memory dysfunction should not be taken well beyond Given that this was a self-referred sample of users what can be foreseeably derived from our prelimi- with an invested interest in its outcome (note the absence of attrition), it is believed that the self- reported drug-taking behaviors of the participants References
can be loosely described as reliable. It is possible, however, that the memory disturbance may be sec- 1. Aquirre N, Frechilla D, Garcia–Osta A, et al. Differential regu- ondary to polydrug use and not MDMA itself, al- lation by methylenedioxy-methamphetamine of 5-hydroxy- tryptamine 1A receptor density and mRNA expression in rat though indirect evidence suggests otherwise. In a hippocampus, frontal cortex, and brainstem. J Neurochem study using a drug-free control group and polydrug- 968 NEUROLOGY 56 April (1 of 2) 2001
2. Fischer C, Hatzidimitriou G, Wlos J, et al. Reorganization of 6. Parrott AC, Lees A, Garnham NJ, et al. Cognitive performance ascending 5-HT axon projections in animals previously exposed in recreational users of MDMA of “ecstasy”: evidence for mem- to the recreational drug 3,4-methylenedioxymethamphetamine ory deficits. J Psychopharmacol 1998;12:79–83.
(MDMA, “Ecstasy”). J Neurosci 1995;15:5476–5485.
7. Reneman L, Booij J, Schmand B, et al. Memory disturbances in 3. Schmidt CJ. Neurotoxicity of the psychedelic amphetamine “ecstasy” users are correlated with an altered brain serotonin methylenedioxymeth-amphetamine. J Pharmacol Exp Ther neurotransmission. Psychopharmacology 2000;148:322–324.
8. Cho KC, Kumagai Y. Metabolism of amphetamine and other 4. Bolla KI, McCann UD, Ricaurte GA. Memory impairment in arylisopropylamines. In: Cho AK, Segal DS, eds. Amphetamine abstinent MDMA (“Ecstasy”) users. Neurology 1998;51:1532– and its analogs: psychopharmacology, toxicology, and abuse.
New York, NY: Academic Press, 1994:43–77.
5. Morgan MJ. Memory deficits associated with recreational use 9. Wolff K, Hay AWM, Sherlock K, et al. Contents of “ecstasy.” of “ecstasy” (MDMA). Psychopharmacology 1999;141:30–36.
Head size and
Article abstract—In a cross-sectional analysis of 818 healthy older individ-
cognitive ability in
uals (aged 50 to 81 years), head size was found to be related to performanceon tests measuring intelligence, global cognitive functioning, and speed of nondemented older
information processing, but not memory. These relations were not confounded adults are related
by educational level, socioeconomic background, or height. Large head/brainsize may protect elderly people against cognitive deterioration, supporting areserve hypothesis of brain aging.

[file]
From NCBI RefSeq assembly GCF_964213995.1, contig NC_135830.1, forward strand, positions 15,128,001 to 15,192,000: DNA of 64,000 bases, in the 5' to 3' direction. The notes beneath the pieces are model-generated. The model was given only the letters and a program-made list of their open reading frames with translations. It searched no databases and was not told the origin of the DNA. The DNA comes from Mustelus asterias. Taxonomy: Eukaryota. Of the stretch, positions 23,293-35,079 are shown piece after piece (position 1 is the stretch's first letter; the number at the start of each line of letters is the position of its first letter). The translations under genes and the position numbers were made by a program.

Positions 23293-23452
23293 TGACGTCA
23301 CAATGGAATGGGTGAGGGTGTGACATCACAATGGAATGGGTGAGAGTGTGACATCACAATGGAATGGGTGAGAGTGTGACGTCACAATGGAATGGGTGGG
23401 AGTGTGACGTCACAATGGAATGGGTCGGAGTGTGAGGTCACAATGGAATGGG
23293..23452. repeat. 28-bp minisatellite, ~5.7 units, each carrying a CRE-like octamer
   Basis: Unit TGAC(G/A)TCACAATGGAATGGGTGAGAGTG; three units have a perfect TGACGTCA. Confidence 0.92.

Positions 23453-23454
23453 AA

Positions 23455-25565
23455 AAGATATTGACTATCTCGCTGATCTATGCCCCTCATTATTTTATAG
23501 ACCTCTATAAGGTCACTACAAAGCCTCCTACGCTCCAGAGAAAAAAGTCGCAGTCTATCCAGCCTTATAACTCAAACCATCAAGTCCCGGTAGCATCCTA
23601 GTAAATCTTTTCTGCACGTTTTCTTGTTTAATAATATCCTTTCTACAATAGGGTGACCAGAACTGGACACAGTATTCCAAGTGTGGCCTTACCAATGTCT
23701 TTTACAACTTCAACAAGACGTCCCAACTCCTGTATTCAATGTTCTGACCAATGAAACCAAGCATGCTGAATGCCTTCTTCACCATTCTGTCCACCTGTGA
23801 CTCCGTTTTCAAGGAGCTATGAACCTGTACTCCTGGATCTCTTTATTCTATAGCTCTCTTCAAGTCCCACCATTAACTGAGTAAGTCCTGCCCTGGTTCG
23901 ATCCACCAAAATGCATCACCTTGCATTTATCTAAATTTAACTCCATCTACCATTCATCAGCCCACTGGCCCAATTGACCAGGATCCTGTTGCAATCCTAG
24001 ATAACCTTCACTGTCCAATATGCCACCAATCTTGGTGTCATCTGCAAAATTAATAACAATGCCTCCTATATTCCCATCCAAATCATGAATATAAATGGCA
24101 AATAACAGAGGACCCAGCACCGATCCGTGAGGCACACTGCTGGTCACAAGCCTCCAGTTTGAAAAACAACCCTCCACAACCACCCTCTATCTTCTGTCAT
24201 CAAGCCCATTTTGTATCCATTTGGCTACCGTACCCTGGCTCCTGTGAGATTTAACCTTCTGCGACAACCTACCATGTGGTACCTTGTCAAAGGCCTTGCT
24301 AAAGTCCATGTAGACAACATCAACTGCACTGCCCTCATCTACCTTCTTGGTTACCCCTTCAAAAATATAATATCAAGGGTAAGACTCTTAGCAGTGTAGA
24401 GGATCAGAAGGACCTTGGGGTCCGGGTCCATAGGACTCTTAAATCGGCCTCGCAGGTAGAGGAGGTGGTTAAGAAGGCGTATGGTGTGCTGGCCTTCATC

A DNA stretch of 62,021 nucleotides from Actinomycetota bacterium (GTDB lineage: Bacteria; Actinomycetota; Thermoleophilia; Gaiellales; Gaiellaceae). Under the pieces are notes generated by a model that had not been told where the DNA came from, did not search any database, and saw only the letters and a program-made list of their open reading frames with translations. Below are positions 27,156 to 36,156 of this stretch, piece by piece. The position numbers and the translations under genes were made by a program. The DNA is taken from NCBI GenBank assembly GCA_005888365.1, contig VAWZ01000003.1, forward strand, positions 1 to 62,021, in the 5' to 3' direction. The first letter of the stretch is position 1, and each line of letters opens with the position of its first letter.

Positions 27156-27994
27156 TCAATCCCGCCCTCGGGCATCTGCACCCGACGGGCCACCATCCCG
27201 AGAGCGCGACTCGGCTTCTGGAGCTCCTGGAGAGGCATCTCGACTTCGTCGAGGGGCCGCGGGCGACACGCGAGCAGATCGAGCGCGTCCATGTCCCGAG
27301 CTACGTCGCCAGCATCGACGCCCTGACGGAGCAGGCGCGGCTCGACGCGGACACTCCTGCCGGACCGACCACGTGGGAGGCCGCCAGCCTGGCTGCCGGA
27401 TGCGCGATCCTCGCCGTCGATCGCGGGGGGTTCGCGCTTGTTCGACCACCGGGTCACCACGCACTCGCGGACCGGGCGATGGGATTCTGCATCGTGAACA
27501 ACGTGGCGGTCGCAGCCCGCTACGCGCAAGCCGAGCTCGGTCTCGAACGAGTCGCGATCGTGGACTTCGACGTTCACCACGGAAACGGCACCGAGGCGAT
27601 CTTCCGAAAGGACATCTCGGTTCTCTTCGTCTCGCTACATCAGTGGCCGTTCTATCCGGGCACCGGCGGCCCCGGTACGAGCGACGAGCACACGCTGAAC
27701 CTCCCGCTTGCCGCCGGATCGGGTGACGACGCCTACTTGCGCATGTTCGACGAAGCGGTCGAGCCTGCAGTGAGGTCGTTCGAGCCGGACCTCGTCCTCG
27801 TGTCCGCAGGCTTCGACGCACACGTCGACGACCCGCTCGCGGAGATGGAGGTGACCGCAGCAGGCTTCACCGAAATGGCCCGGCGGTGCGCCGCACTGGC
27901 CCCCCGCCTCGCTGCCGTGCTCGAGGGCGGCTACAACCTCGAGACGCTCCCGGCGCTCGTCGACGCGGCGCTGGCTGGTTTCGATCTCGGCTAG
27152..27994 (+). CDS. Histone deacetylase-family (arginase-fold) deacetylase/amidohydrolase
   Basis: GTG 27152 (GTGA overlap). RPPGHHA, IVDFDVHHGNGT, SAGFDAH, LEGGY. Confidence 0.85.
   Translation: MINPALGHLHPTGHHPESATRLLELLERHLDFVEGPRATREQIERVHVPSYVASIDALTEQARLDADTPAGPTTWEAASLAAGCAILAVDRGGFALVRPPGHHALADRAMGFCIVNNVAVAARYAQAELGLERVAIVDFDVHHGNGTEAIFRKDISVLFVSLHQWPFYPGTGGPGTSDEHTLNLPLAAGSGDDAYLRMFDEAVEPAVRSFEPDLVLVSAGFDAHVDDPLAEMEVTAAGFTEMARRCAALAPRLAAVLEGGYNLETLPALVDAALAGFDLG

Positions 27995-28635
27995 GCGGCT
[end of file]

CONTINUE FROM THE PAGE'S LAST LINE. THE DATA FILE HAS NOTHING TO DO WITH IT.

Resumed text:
NEUROLOGY 2001;56:969–971 Danielle J. Tisserand, MSc; Hans Bosma, PhD; Martin P.J. Van Boxtel, MD, PhD; and Jelle Jolles, PhD During childhood and adolescence, total brain mass size and cognitive performance are related in a increases and as a consequence so does head size. In healthy elderly population. We examined global cog- the 20s, the volume of the brain starts to decrease, nitive functioning with MMSE and administered whereas head size remains constant throughout life.1 tests that assess the function of specific cognitive Hence, head size is an indicator of maximal mature domains. All associations were controlled for the po- brain size. Larger brains may contain more neurons tentially confounding influences of height, socioeco- and synaptic connections and may therefore provide nomic background, and educational level. To test a greater reserve against cognitive decline when tis- these hypotheses, we used data from 818 nonde- sue loss or brain damage occurs.2,3 In elderly sub- mented elderly subjects who participated in the jects, small head/brain size has been found to be a vulnerability factor for cognitive dysfunctioning.
Katzman et al.4 found at autopsy that the main dif- Method. Subjects. Participants took part in the MAAS,
ference between 10 nondemented subjects who had a longitudinal study into the determinants of cognitive signs of Alzheimer brain pathology and subjects aging.9 In this study, 1869 subjects, initially nondemented without such signs was that the former had heavier and carefully screened for health problems, will be moni- brains and more large neurons. The authors sug- tored for 12 years. For the current study, the data of par- gested that having a larger brain protected these ticipants 50 years and older (n ϭ 818; 431 men, 387 subjects from developing Alzheimer symptomatology.
Several studies have found evidence for such an as- Measurements. A standard neuropsychological test sociation between head/brain size and cognitive battery was administered to assess cognitive functioning.
ability.5-7 These studies mainly focused on demented A full description of the tests used can be found else- subjects. Only one large study8 focused on a healthy where.9 In short, global cognitive performance was exam- elderly population (n ϭ 825) and reported that ined with the MMSE. The Stroop Color-Word Task was smaller head size was associated with low Mini- used to measure speed of information processing. The Mental State Examination (MMSE) scores.
Word Learning Task was used to assess the ability to learn The goal of the current study was to investigate (WLT Total) and retrieve (WLT Recall) verbal information.
whether we could corroborate the finding that head To estimate IQ, four subtests of the Groningen IntelligenceTest (GIT; comparable to the Wechsler Adult IntelligenceScale) were used: Arithmetic, Vocabulary, Mental rotation,and Analogies.
From the Brain & Behavior Institute, Maastricht University, the Head size (in mm) was determined twice with a tape measure placed around the subjects’ head, 0.5 cm above Received July 7, 2000. Accepted in final form December 23, 2000.
the eyebrows and over the occipital protuberance. The Address correspondence and reprint requests to Dr. D.J. Tisserand, Brain & mean of the two values was used for further analysis.
Behavior Institute, Maastricht University, Dr. Tanslaan 10, 6229 ET Maas- tricht, the Netherlands; e-mail: d.tisserand@np.unimaas.nl Height was measured to the nearest millimeter. Educa- Copyright 2001 by AAN Enterprises, Inc. 969